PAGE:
Special relativity teach us there is no way to deduce which body is moving and which one is standing still and that it is all frame of reference dependent. But in the case of the two twins that are moving at different speeds we can say both are moving away from each other and then getting close or we can say one was standing still while the other moved away and then got close to his brother. And all would be reasonable if just one of the two wouldn't become older for a fair amount of time. Does it imply that the one who became older was the one standing still? And that an observer from a frame of reference looking on them remained younger for just an amount of time depending of his own velocity?


1 Answer 1


The twin paradox consists precisely in spotting why the argument given here in your question is incorrect. It is all about showing why the two people's journeys are indeed different in an absolute way.

The answer is that one of the twins follows a non-straight path in spacetime, while the other follows a straight path in spacetime. In order to say which path in spacetime (called a worldline) is straight, one needs a way to define inertial motion, and this too can be done in an absolute way. Inertial motion can be defined by setting up a framework of rods and clocks, and then checking whether Newton's first law holds for test particles moving freely, with distance and time measured by the rods and clocks. If all such test particles don't accelerate relative to the rods and clocks then the frame is an inertial frame.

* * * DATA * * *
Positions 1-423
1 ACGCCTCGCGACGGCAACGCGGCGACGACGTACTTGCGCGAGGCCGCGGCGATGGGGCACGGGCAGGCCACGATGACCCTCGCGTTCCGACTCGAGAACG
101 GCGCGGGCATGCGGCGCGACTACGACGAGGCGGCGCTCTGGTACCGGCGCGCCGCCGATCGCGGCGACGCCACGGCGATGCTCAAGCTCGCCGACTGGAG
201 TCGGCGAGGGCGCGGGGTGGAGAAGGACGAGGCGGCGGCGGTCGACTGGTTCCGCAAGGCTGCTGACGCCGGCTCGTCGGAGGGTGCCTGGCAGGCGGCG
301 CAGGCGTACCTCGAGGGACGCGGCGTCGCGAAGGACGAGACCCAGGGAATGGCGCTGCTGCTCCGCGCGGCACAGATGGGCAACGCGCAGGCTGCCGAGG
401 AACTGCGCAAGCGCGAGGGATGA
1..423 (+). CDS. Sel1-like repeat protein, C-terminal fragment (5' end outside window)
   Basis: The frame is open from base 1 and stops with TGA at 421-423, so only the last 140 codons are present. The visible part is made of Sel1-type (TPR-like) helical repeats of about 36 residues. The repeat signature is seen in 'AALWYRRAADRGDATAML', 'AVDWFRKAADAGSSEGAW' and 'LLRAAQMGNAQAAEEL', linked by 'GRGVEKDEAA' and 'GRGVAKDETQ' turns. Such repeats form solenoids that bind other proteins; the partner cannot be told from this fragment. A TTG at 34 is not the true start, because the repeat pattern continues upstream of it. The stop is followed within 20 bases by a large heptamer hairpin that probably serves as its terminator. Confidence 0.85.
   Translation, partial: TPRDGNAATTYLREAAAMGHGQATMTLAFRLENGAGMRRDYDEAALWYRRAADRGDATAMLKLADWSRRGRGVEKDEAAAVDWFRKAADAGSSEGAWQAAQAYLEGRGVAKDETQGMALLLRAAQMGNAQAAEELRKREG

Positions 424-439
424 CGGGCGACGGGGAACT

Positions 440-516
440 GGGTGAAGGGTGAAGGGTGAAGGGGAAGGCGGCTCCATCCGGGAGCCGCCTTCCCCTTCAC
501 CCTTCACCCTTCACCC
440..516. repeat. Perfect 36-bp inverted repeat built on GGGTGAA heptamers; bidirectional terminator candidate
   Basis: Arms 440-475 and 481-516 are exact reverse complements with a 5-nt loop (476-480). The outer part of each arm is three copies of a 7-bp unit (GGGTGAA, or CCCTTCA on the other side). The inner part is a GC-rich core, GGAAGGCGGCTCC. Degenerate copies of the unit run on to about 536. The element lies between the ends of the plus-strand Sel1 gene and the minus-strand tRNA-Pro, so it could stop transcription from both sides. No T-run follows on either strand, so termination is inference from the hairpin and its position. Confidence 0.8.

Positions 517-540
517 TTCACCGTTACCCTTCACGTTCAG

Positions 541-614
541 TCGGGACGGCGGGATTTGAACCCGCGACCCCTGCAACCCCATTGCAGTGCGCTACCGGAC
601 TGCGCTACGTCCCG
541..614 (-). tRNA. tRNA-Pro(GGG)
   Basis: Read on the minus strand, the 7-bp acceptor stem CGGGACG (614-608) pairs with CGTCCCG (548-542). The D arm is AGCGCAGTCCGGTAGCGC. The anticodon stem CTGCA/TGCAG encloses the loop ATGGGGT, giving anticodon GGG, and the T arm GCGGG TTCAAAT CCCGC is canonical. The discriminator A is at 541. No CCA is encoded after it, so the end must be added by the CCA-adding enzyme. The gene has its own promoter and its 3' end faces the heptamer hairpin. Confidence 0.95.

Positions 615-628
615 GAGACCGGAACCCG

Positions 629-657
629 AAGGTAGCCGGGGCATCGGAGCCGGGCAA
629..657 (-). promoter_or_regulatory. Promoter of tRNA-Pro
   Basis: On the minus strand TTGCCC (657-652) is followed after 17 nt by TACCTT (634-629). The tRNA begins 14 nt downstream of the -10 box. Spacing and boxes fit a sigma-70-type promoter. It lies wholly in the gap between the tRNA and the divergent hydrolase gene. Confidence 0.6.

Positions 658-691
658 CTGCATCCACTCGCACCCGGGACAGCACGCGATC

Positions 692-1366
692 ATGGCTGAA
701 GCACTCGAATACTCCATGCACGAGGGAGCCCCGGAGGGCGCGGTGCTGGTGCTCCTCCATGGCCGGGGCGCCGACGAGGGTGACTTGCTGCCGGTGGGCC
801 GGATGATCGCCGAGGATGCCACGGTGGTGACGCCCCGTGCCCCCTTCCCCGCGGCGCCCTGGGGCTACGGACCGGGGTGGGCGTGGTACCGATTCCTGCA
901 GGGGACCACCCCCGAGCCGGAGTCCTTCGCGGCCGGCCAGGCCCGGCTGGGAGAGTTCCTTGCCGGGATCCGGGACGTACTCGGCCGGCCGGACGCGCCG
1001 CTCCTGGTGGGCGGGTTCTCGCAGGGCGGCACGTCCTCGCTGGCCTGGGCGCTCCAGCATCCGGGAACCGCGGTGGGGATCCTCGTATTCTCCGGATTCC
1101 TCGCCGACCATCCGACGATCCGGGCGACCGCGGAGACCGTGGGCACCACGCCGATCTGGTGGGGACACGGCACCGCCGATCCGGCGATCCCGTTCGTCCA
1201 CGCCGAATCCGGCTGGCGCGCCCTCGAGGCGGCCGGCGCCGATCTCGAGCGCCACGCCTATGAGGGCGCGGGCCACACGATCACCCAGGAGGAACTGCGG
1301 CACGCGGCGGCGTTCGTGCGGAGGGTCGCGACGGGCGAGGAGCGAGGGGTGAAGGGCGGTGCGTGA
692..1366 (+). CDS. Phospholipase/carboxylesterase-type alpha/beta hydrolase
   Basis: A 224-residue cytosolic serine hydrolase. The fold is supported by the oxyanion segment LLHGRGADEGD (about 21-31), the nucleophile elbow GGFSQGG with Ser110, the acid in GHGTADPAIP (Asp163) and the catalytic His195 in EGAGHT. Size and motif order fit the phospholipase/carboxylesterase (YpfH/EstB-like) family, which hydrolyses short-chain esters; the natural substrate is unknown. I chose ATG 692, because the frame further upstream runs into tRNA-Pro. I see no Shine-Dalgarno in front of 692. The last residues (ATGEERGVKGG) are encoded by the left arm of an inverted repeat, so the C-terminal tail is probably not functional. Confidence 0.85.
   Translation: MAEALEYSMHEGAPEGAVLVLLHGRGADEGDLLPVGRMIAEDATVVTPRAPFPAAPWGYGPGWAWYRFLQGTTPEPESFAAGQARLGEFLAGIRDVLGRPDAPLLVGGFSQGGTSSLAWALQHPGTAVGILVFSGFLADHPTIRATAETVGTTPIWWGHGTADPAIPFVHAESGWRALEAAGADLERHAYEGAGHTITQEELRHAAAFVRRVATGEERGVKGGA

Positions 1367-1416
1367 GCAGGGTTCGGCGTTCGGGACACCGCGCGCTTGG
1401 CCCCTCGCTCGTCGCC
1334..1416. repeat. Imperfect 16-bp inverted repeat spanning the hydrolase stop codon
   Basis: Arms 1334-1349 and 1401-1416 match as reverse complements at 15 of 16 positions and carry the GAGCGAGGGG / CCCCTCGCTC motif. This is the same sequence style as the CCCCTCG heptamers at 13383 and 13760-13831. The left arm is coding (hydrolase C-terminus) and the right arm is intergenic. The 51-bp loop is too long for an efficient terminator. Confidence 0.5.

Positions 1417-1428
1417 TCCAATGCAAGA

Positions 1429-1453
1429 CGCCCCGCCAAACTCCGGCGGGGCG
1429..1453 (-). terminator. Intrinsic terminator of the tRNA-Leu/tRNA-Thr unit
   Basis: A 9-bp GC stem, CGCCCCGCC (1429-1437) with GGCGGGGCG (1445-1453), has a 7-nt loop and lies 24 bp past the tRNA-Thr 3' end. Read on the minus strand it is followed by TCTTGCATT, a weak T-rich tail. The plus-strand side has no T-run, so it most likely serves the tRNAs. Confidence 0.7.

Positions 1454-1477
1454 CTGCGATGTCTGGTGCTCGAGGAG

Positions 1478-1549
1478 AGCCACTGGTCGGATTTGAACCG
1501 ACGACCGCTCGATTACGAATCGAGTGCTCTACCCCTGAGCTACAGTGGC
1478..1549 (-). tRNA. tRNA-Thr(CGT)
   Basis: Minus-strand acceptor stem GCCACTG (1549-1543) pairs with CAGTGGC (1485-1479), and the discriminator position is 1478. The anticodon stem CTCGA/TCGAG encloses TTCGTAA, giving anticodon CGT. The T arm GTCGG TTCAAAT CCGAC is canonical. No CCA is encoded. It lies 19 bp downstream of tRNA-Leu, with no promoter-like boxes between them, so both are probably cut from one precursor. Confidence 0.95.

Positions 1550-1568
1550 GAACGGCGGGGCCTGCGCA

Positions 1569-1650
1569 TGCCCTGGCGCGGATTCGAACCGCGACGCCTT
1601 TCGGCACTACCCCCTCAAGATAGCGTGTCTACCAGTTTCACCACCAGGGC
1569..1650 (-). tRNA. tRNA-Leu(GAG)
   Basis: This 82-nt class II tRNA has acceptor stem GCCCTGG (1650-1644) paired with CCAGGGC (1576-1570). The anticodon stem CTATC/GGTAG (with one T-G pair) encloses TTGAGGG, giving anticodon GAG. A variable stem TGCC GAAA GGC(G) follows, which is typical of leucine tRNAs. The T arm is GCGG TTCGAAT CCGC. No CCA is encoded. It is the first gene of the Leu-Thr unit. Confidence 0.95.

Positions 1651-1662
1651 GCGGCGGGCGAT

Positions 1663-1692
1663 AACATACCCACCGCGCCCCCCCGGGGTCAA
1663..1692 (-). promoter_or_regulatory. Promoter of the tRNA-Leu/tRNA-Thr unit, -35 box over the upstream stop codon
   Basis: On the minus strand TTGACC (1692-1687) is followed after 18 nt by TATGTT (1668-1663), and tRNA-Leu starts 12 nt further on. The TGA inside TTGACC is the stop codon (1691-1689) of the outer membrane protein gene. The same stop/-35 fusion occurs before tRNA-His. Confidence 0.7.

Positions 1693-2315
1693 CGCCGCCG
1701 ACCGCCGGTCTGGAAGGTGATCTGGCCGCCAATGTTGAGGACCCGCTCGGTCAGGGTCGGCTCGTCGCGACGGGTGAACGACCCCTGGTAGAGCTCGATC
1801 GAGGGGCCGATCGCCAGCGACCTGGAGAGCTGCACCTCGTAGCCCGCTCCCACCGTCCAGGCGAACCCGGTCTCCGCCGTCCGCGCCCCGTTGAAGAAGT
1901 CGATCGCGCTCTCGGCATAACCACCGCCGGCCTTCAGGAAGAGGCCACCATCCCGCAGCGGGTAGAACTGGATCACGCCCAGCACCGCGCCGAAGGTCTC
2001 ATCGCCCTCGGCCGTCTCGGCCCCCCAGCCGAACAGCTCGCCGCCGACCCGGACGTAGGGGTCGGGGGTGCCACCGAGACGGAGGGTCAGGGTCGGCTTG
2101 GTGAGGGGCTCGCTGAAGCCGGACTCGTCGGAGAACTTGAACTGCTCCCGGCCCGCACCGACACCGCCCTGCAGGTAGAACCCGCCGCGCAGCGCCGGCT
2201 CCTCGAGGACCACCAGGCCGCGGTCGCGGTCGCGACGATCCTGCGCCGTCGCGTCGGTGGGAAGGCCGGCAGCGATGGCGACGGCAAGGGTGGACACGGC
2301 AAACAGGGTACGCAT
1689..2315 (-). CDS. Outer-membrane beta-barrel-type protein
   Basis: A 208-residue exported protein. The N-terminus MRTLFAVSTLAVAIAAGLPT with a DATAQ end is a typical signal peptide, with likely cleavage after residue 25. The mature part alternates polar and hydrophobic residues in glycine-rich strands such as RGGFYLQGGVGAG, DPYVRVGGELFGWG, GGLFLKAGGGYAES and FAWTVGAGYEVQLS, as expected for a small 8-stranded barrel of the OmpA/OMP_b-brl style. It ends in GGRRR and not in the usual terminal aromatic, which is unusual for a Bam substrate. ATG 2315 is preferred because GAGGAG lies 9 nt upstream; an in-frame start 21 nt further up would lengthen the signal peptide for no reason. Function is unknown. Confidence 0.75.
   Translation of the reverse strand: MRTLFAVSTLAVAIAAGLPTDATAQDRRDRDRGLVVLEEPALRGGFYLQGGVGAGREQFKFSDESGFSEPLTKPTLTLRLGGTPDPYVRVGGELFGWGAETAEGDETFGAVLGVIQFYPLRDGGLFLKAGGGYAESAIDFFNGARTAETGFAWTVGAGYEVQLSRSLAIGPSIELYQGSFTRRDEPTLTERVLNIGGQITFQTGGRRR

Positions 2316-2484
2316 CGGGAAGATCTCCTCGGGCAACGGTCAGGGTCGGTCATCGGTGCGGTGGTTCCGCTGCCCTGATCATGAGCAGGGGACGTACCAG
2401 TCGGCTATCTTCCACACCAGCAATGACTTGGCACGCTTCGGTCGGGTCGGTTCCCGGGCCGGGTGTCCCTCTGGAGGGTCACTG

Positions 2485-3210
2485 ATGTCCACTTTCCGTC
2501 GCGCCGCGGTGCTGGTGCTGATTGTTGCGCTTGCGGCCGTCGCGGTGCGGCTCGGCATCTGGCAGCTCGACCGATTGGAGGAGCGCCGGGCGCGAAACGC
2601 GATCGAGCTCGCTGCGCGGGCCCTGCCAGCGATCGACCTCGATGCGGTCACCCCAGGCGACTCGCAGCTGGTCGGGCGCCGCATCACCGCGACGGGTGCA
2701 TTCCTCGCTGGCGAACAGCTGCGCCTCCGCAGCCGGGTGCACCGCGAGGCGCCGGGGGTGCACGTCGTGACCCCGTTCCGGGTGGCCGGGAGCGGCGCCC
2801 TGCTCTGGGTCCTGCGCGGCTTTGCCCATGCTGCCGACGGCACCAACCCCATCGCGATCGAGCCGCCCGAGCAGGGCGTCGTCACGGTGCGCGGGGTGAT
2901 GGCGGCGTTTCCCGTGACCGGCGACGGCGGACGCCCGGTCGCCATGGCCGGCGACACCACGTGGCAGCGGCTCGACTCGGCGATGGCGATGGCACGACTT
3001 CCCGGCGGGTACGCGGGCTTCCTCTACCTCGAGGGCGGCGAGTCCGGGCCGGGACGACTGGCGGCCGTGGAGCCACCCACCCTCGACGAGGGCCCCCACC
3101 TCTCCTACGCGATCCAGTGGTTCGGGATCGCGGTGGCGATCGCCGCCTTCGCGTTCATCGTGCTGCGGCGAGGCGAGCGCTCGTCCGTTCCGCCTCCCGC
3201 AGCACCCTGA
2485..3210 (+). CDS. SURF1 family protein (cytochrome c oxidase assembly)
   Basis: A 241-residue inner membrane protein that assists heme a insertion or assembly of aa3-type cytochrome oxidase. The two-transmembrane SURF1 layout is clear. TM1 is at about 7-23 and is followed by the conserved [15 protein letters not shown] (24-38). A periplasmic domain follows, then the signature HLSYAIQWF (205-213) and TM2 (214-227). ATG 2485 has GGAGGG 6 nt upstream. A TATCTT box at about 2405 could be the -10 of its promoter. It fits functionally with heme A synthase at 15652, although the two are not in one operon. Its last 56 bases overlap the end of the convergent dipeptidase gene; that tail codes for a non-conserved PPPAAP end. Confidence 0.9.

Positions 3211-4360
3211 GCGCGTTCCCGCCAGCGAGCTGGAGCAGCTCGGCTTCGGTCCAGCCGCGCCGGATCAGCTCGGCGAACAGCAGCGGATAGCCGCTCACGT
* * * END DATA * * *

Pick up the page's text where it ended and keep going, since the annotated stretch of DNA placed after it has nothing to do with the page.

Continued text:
In the twin paradox, the twin following the straight path in spacetime, as measured by an inertial frame, accumulates the most amount of time along their worldline.


Your Answer

By clicking “Post Your Answer”, you agree to our terms of service and acknowledge you have read our privacy policy.

Not the answer you're looking for? Browse other questions tagged or ask your own question.